New York’s affordable housing program is phasing out as Big Apple rents rise

The progressives are on the brink of ending one of the Big Apple’s largest and most controversial affordable housing programs, potentially wiping out the construction of thousands of new rent-stabilized housing as rents soar across the city.

Efforts to expand or revise the 421-a program have stalled in Albany due to fierce opposition from the left and ineffective opposition from City Hall’s dysfunctional Statehouse operation, which has failed to reach key lawmakers.

“It’s all politics. What’s going on here is that the extreme left wants to trade it in [limiting evictions] and there are people facing primaries who would prefer nothing to happen,” said a veteran Albany official.

The 421-a program, which expires in June, offers developers city property tax rebates worth an estimated $1.8 billion in exchange for agreeing to cap rents on a portion of the apartments in the new developments they build and to regulate.

“In the last decade, about 8,000 affordable units were built with 421 without subsidies,” said Vicki Been, the former city commissioner and deputy mayor of housing who now directs the Furman Center at New York University. “And that’s a lot considering how hard it is to build new homes, that’s a really important resource.”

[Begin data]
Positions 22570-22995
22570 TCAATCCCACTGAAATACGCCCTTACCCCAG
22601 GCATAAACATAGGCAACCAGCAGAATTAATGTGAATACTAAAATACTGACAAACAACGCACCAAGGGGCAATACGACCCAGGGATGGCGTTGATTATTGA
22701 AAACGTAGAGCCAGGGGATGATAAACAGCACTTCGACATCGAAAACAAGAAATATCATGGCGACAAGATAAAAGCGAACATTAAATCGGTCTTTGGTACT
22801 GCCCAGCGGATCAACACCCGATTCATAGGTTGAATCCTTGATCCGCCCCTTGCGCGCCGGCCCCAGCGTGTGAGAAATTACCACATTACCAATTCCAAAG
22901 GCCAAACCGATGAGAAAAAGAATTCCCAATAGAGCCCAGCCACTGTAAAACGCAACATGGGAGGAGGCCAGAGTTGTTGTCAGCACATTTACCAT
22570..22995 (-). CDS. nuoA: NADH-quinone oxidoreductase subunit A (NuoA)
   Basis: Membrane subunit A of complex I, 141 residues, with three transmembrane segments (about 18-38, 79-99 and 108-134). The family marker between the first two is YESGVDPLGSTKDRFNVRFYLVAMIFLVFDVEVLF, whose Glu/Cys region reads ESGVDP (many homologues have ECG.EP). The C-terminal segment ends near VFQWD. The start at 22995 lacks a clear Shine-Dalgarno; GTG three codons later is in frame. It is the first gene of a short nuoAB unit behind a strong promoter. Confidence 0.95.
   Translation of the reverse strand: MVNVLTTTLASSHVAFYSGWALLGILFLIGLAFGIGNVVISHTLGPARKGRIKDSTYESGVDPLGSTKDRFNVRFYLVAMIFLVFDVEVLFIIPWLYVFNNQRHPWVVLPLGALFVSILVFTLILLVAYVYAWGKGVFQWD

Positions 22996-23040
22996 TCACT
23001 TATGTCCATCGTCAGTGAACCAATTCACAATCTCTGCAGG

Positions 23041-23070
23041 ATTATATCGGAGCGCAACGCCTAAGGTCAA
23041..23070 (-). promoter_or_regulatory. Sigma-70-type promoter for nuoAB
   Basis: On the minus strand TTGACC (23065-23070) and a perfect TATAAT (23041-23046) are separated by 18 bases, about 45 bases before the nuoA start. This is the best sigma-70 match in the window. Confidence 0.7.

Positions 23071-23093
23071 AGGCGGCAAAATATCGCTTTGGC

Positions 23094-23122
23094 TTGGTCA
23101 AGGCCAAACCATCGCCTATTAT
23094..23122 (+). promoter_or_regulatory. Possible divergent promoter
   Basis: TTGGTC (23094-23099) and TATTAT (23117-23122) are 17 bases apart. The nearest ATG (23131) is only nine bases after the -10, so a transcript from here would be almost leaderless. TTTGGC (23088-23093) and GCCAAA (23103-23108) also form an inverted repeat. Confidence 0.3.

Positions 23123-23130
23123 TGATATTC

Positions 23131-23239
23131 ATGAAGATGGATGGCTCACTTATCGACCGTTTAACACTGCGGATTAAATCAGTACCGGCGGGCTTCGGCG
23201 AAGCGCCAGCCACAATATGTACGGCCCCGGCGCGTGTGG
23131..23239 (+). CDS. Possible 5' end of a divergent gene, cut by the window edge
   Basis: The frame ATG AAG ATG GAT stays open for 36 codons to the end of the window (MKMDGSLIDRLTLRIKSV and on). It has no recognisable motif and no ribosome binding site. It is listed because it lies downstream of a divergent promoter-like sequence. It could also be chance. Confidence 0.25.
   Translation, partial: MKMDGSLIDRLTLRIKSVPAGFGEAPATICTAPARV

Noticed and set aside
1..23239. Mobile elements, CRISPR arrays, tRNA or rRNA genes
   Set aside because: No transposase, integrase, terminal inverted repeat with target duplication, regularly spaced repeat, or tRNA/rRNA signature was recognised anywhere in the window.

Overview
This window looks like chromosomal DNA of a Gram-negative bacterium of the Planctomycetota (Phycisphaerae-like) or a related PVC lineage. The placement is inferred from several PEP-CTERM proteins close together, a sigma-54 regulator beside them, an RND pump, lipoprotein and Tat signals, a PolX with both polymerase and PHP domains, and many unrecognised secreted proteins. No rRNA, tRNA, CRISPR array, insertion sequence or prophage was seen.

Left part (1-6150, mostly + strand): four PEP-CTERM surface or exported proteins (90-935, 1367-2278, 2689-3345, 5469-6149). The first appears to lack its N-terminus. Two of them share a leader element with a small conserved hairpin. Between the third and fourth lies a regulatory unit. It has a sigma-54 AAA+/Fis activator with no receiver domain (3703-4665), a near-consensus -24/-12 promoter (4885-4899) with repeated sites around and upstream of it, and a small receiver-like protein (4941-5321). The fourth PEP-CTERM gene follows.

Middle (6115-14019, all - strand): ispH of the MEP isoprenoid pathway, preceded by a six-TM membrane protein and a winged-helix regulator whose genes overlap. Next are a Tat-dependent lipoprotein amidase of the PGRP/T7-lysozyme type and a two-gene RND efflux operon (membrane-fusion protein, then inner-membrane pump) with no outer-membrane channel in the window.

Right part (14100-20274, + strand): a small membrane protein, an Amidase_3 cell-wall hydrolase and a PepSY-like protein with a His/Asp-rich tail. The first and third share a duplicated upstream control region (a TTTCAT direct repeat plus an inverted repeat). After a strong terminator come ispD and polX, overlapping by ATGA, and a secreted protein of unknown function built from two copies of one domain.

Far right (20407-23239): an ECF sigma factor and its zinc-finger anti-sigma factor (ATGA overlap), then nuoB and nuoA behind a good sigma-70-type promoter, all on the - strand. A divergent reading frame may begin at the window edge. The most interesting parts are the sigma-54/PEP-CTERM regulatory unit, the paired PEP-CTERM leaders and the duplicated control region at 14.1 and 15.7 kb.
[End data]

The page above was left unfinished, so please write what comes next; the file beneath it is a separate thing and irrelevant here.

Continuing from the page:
Overall, 421-a either partially or fully funded 4,030 of the 4,279 newly rent-stabilized apartments in New York City in 2020, figures from the Rent Guidelines Board show.

About 8,000 affordable housing units have been built under the program over the past decade, according to Vicki Been, the city's former commissioner and deputy mayor of housing.
About 8,000 affordable housing units have been built under the program over the past decade, according to Vicki Been, the city’s former commissioner and deputy mayor of housing.
Furman Center

Not only that, Been added, a study due to be released this summer by the Furman Center shows that new affordable housing funded by 421-a is being built in affluent neighborhoods where the median income exceeds $80,000 per year is.

Built with direct subsidies, the units are placed in poorer neighborhoods where incomes average just $48,000 because officials get more bang for their buck.

“They’re being built in neighborhoods that have nearly double the median income of neighborhoods where other affordable housing is being built,” Been said. “They bring people into the neighborhoods who cannot afford subsidized housing.”